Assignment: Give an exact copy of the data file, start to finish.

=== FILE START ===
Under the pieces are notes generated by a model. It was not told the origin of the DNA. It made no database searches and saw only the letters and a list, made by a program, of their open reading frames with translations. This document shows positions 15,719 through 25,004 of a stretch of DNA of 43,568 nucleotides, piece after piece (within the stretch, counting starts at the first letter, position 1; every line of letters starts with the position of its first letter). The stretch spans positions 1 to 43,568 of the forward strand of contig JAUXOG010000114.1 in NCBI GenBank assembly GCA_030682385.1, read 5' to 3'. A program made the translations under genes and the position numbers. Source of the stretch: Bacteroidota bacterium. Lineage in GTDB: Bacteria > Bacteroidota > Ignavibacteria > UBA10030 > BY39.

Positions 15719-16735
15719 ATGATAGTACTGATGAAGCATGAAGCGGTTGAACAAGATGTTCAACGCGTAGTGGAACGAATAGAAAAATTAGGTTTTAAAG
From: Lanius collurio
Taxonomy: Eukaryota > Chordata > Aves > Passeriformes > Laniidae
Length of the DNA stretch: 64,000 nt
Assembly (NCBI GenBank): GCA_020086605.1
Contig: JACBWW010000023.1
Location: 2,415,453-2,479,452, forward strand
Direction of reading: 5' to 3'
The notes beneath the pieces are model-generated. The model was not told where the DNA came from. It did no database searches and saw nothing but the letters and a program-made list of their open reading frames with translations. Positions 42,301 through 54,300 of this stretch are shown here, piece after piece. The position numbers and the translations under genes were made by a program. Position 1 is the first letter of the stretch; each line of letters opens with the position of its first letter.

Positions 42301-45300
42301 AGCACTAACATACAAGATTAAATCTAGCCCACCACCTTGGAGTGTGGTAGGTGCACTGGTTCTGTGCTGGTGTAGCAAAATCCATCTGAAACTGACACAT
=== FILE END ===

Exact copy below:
Under the pieces are notes generated by a model. It was not told the origin of the DNA. It made no database searches and saw only the letters and a list, made by a program, of their open reading frames with translations. This document shows positions 15,719 through 25,004 of a stretch of DNA of 43,568 nucleotides, piece after piece (within the stretch, counting starts at the first letter, position 1; every line of letters starts with the position of its first letter). The stretch spans positions 1 to 43,568 of the forward strand of contig JAUXOG010000114.1 in NCBI GenBank assembly GCA_030682385.1, read 5' to 3'. A program made the translations under genes and the position numbers. Source of the stretch: Bacteroidota bacterium. Lineage in GTDB: Bacteria > Bacteroidota > Ignavibacteria > UBA10030 > BY39.

Positions 15719-16735
15719 ATGATAGTACTGATGAAGCATGAAGCGGTTGAACAAGATGTTCAACGCGTAGTGGAACGAATAGAAAAATTAGGTTTTAAAG
From: Lanius collurio
Taxonomy: Eukaryota > Chordata > Aves > Passeriformes > Laniidae
Length of the DNA stretch: 64,000 nt
Assembly (NCBI GenBank): GCA_020086605.1
Contig: JACBWW010000023.1
Location: 2,415,453-2,479,452, forward strand
Direction of reading: 5' to 3'
The notes beneath the pieces are model-generated. The model was not told where the DNA came from. It did no database searches and saw nothing but the letters and a program-made list of their open reading frames with translations. Positions 42,301 through 54,300 of this stretch are shown here, piece after piece. The position numbers and the translations under genes were made by a program. Position 1 is the first letter of the stretch; each line of letters opens with the position of its first letter.

Positions 42301-45300
42301 AGCACTAACATACAAGATTAAATCTAGCCCACCACCTTGGAGTGTGGTAGGTGCACTGGTTCTGTGCTGGTGTAGCAAAATCCATCTGAAACTGACACAT